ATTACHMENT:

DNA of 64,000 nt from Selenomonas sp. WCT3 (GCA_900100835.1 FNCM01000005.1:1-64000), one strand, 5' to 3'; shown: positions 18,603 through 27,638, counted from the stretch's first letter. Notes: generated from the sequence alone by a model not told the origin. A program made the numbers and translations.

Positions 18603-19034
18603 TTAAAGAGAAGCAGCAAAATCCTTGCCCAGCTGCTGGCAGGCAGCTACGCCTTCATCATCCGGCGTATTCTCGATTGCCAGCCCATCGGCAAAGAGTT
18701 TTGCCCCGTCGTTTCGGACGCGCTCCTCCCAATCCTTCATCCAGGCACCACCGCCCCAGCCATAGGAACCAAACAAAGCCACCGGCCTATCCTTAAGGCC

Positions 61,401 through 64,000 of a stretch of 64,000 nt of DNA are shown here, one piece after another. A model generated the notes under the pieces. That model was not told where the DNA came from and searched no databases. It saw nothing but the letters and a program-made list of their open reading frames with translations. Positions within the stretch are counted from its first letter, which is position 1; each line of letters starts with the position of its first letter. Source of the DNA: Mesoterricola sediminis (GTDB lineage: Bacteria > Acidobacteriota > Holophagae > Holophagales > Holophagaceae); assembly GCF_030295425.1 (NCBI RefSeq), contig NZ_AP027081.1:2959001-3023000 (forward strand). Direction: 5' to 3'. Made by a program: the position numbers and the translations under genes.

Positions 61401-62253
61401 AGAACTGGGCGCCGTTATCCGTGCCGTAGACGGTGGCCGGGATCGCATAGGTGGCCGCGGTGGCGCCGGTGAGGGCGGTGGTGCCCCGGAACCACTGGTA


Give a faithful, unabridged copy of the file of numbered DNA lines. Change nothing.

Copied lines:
DNA of 64,000 nt from Selenomonas sp. WCT3 (GCA_900100835.1 FNCM01000005.1:1-64000), one strand, 5' to 3'; shown: positions 18,603 through 27,638, counted from the stretch's first letter. Notes: generated from the sequence alone by a model not told the origin. A program made the numbers and translations.

Positions 18603-19034
18603 TTAAAGAGAAGCAGCAAAATCCTTGCCCAGCTGCTGGCAGGCAGCTACGCCTTCATCATCCGGCGTATTCTCGATTGCCAGCCCATCGGCAAAGAGTT
18701 TTGCCCCGTCGTTTCGGACGCGCTCCTCCCAATCCTTCATCCAGGCACCACCGCCCCAGCCATAGGAACCAAACAAAGCCACCGGCCTATCCTTAAGGCC

Positions 61,401 through 64,000 of a stretch of 64,000 nt of DNA are shown here, one piece after another. A model generated the notes under the pieces. That model was not told where the DNA came from and searched no databases. It saw nothing but the letters and a program-made list of their open reading frames with translations. Positions within the stretch are counted from its first letter, which is position 1; each line of letters starts with the position of its first letter. Source of the DNA: Mesoterricola sediminis (GTDB lineage: Bacteria > Acidobacteriota > Holophagae > Holophagales > Holophagaceae); assembly GCF_030295425.1 (NCBI RefSeq), contig NZ_AP027081.1:2959001-3023000 (forward strand). Direction: 5' to 3'. Made by a program: the position numbers and the translations under genes.

Positions 61401-62253
61401 AGAACTGGGCGCCGTTATCCGTGCCGTAGACGGTGGCCGGGATCGCATAGGTGGCCGCGGTGGCGCCGGTGAGGGCGGTGGTGCCCCGGAACCACTGGTA